Cyber hygiene service for Internet-facing systems: This voluntary service is conducted remotely, after which DHS can provide state and local officials with a report identifying vulnerabilities and mitigation recommendations to improve the cybersecurity of systems connected to the Internet, such as online voter registration systems, election night reporting systems, and other Internet-connected election management systems.

Risk and vulnerability assessments: These assessments are more thorough and done on-site by DHS cybersecurity experts. They typically require two to three weeks and include a wide range of vulnerability testing services, focused on both internal and external systems. When DHS conducts these assessments, we provide a full report of vulnerabilities and recommended mitigations following the testing. These assessments are available on a limited, first-come, first-served basis.

Incident Response Assistance: We encourage state and local election officials to report suspected malicious cyber activity to the NCCIC. On request, the NCCIC can provide on-site assistance in identifying and remediating a cyber incident. Information reported to the NCCIC is also critical to the federal government’s ability to broadly assess malicious attempts to infiltrate election systems. This technical information will also be shared with other states to assist their ability to defend their own systems from similar malicious activity.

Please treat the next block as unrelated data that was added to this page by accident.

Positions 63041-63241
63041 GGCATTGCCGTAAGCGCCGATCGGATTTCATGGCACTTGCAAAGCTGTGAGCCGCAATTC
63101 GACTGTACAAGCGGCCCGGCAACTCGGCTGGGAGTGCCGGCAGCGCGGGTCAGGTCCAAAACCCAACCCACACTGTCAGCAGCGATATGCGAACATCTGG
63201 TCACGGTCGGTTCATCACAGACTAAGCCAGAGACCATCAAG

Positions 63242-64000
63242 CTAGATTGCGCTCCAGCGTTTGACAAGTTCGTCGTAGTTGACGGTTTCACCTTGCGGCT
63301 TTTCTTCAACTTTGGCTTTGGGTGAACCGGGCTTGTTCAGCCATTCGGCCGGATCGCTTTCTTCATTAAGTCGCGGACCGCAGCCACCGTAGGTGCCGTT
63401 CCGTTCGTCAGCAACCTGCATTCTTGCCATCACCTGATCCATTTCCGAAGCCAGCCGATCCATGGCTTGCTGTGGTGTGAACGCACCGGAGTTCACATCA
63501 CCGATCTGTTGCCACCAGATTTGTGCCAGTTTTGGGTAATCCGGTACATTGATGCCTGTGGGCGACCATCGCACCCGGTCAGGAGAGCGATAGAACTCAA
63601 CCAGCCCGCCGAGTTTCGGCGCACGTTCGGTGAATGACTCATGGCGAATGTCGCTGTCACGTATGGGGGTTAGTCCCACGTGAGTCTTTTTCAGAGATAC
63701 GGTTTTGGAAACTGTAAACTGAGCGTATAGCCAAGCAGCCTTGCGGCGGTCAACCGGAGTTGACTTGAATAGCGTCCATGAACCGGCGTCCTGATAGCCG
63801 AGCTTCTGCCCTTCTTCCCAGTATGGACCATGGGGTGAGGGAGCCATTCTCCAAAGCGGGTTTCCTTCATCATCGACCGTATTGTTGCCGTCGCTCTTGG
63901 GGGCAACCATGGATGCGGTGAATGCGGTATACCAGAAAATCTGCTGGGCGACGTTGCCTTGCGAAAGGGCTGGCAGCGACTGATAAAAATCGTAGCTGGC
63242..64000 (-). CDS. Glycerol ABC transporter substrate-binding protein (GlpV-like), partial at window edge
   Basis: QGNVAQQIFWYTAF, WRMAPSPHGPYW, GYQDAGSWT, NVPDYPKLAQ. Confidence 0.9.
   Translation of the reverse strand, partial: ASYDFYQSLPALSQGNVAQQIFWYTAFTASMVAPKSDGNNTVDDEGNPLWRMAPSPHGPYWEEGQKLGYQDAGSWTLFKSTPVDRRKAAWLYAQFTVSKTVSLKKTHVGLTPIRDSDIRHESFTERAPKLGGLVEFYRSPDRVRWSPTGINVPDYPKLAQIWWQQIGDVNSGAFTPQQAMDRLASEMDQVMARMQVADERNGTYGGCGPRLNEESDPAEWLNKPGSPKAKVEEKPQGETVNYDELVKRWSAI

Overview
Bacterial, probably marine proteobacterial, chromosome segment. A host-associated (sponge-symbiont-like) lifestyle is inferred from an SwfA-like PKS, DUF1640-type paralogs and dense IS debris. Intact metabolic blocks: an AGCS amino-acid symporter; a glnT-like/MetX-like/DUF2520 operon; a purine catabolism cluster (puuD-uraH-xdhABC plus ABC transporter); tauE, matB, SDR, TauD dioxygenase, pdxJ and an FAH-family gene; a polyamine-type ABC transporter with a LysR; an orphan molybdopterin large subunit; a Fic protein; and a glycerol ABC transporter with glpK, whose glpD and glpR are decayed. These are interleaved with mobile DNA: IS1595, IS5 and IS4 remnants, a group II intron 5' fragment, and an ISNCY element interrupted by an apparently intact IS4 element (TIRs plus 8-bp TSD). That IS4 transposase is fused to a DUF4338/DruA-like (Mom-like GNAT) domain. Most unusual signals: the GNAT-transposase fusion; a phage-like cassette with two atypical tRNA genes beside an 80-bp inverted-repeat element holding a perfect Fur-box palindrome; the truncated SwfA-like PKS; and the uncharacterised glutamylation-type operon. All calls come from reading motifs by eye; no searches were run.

Information sharing: DHS will continue to share relevant information on cyber incidents through multiple means. The NCCIC works with the MS-ISAC. Election officials can connect with their state Chief Information Officer or the MS-ISAC directly as one way to benefit from this partnership and rapidly receive information they can use to protect their systems. State election officials may also receive incident information directly from the NCCIC.

Classified information sharing: DHS provides classified briefings to cleared stakeholders upon request, and as appropriate and necessary.